Talking to Nandini was a revelation. Citing the many changes occurring in Silicon Valley over the years, she spoke of dramatic cuts in the Federal shelter budget and a radically shifting housing market. How, you may wonder, does this connect to homelessness? Speaking of Silicon Valley alone, one in five households has an average income of $35,000. Many of the families cannot do without the services of public programs for their medical, nutritional and general assistance needs.
“Most of LIfeMoves’ homeless clients are employed. Some of them hold two jobs to make ends meet. If they are not on disability, managing a health issue or a psychiatric condition, they are out there working,” says Nandini. A significant number hold specialized and/or white collar jobs. A majority of the clients seek employment in the service sector. These jobs offer them no benefits. At most, they make $10 or $12 an hour. And this is where the cycle begins.
Silicon Valley has an abundance of new homes being built. Everywhere we look there are billboards advertising the latest community offering the most modern of amenities. For every family that joins the race to make their dream of home ownership a reality, there are at least three fighting a battle to maintain a roof over their heads. “The average monthly rent for a one bedroom apartment in Redwood City nowadays is $2745. Menlo Park or Palo Alto is upwards of $3000! It is very very difficult for a person working a service sector job to afford these rents!”, exclaims Nandini. Many of these families are living in basements, garages, and very often in their vehicles, one precarious step away from the streets. For me personally, this was a jarring realization!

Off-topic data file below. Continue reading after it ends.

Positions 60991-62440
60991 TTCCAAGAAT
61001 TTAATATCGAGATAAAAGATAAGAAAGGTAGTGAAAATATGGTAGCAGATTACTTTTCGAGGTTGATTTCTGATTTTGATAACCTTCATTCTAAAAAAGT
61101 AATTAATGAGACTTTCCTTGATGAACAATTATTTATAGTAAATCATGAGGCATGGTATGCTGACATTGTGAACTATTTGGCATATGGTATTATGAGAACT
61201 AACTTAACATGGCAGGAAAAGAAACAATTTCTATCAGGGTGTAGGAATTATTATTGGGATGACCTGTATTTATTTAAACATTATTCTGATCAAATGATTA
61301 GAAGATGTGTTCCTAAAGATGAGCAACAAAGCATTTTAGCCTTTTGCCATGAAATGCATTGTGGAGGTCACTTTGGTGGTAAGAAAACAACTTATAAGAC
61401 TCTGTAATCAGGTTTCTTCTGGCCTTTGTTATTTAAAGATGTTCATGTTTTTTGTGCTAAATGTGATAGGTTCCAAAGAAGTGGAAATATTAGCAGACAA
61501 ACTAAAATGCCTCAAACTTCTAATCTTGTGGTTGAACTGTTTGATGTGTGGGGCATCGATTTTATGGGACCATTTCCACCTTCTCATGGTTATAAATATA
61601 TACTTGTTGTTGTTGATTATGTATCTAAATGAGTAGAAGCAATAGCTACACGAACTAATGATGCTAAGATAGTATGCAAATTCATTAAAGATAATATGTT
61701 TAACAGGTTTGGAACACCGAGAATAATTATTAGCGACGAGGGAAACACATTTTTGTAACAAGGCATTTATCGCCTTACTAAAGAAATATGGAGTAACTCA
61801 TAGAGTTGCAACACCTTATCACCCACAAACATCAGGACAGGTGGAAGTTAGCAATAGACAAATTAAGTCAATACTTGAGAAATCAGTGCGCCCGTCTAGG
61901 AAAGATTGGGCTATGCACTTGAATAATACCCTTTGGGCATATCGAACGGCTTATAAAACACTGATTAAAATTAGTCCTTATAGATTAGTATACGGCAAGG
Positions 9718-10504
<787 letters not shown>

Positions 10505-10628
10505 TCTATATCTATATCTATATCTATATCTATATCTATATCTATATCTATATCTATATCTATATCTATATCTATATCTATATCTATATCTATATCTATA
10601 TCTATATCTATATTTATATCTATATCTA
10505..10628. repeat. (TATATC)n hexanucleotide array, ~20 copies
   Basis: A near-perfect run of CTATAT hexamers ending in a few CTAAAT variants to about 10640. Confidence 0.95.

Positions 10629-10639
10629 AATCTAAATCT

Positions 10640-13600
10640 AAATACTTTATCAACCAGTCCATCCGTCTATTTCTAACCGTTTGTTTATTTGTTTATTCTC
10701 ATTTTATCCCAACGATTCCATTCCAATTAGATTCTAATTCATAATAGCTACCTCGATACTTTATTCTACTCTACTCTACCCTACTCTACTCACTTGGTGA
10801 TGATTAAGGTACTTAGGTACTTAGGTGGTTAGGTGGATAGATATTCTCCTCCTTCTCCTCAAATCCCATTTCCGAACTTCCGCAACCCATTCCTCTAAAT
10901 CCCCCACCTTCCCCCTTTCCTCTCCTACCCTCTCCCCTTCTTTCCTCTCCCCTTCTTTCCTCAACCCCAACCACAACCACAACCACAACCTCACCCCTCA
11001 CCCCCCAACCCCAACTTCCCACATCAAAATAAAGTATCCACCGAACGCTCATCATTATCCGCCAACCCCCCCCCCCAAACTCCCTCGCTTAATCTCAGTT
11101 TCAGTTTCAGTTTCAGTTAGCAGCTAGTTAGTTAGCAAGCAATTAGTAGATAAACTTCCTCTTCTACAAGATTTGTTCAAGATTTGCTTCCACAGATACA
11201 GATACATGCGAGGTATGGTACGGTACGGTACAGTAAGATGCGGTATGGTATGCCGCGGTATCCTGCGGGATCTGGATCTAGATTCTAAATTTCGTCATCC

Life Moves – the Organization
An organization whose mission is to break the cycle of homelessness, LifeMoves (formerly InnVision Shelter Network), is the largest non-profit in San Mateo and Santa Clara serving homeless families and individuals. Providing interim/ transitional housing and food since 1987, LifeMoves also provides supportive services that helps residents return to a stable, long term, self-sufficient life. Operating 9 shelters and 8 facilities that include a permanent supportive housing site, they also run a drop-in center in Palo Alto called the Opportunity Services Center, which provides two meals a day, including laundry and shower facilities. Of the approximately 700 people they help every day, roughly half of them are minor children.
LifeMoves runs non-site programs through which they help their clients apply for benefits like Medi-Cal, SSDI and food stamps. They also offer specialized services to veterans and their families, distribute motel vouchers and help people who desperately need emergency assistance if they are at risk of becoming homeless.